tech2 News StaffApr 15, 2019 21:34:16 IST
The first forms of life on Earth more likely originated in shallow water bodies like ponds than in oceans, as previously thought.
A new study, published in Geochemistry, Geophysics, Geosystems shows that prehistoric ponds that were no more than 10 centimeters deep had the high levels of nitrogen needed by lifeforms to forms complex life-sustaining molecules.
The nitrogen content combined with oxygen to form the nitrogen oxides that paved the way for the earliest living organisms being formed on Earth, the study suggests. The same can't be said for oceans, where nitrogen concentrations were too low to have the same, life-catalyzing effect, Massachusetts Institute of Technology (MIT) researchers propose in the study.
The nitrogen in ponds may also have had the opportunity to react with other compounds.
The current hypothesis for life's origins claims that free-floating molecules of RNA (ribonucleic acids) — the intermediate molecule between DNA and protein that stores information in all living things — was the first molecule to be chemically-induced after the right ingredients (carbon-hydrogen and oxide compounds) came in contact with nitrogenous oxides. These nitrogenous oxides are thought to have entered water bodies by lightning from in the atmosphere, and eventually found its way into oceans.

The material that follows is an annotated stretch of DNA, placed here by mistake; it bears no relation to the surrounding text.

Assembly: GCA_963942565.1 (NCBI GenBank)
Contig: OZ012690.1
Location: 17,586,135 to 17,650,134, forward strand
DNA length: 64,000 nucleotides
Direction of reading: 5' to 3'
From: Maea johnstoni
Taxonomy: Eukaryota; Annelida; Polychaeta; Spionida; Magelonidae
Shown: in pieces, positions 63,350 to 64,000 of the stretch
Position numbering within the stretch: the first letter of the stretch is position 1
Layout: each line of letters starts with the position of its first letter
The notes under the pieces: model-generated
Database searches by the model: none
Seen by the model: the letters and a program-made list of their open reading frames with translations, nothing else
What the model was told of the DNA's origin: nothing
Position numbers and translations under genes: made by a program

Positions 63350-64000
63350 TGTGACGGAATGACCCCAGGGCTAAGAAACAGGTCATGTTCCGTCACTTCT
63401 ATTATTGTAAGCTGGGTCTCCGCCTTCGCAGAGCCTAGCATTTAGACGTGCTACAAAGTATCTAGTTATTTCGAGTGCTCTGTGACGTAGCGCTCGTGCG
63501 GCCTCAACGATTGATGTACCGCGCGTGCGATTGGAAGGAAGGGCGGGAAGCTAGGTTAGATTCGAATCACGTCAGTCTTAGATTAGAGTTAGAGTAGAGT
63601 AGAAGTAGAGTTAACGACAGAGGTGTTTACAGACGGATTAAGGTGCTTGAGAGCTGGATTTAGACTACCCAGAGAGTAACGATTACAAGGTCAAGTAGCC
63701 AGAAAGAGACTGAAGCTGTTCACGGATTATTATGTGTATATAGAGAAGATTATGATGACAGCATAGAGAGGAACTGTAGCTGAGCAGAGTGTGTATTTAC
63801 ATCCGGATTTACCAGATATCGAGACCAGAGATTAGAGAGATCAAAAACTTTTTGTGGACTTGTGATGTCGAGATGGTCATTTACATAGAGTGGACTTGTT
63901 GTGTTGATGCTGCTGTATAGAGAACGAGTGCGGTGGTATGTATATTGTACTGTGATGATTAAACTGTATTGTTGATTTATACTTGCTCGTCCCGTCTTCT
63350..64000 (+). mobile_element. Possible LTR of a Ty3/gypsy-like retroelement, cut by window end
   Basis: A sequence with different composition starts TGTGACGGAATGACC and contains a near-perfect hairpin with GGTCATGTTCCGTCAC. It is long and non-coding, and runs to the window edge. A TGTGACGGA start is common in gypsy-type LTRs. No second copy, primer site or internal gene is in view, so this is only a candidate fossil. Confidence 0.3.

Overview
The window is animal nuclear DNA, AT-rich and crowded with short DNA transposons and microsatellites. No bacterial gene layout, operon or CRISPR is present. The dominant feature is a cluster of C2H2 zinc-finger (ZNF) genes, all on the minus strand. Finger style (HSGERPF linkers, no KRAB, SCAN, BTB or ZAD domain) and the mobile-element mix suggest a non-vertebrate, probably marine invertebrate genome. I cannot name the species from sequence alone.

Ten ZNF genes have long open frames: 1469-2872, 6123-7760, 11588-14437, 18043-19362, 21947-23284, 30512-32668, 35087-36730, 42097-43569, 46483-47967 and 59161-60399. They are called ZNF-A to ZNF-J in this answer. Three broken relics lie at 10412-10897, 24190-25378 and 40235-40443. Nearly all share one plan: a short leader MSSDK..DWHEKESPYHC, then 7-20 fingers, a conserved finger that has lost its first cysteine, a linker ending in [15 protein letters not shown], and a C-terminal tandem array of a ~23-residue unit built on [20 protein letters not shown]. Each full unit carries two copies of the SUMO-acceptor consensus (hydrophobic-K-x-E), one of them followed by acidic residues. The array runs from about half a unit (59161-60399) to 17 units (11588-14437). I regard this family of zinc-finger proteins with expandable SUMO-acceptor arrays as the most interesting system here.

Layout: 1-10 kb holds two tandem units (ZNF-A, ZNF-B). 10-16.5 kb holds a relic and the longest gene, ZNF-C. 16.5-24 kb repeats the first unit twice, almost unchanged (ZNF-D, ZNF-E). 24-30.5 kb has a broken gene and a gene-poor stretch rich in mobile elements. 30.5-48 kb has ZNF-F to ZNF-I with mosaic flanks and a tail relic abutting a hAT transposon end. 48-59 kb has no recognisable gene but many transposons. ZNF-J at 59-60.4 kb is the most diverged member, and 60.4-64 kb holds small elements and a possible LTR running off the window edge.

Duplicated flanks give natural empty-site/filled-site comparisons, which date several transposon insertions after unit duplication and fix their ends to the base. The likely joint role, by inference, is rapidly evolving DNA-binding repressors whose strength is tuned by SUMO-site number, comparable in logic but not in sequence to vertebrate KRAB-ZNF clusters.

MIT scientists also discovered that a large portion of nitrogenous oxides can be destroyed in oceans by a combination of ultraviolet light from the Sun and iron leaking into oceans from primitive rocks (which reacts with the oxygen). These reactions, put together, probably suppressed levels of nitrogenous oxides in oceans by a factor of 1,000, the study's lead author Sukrit Ranjan from MIT, said in a statement.
The study claims that the shallower the pond, the more the chances nitrogenous oxides would have had interacted with other molecules and set in motion chemical reactions that birthed Earth's first resident.
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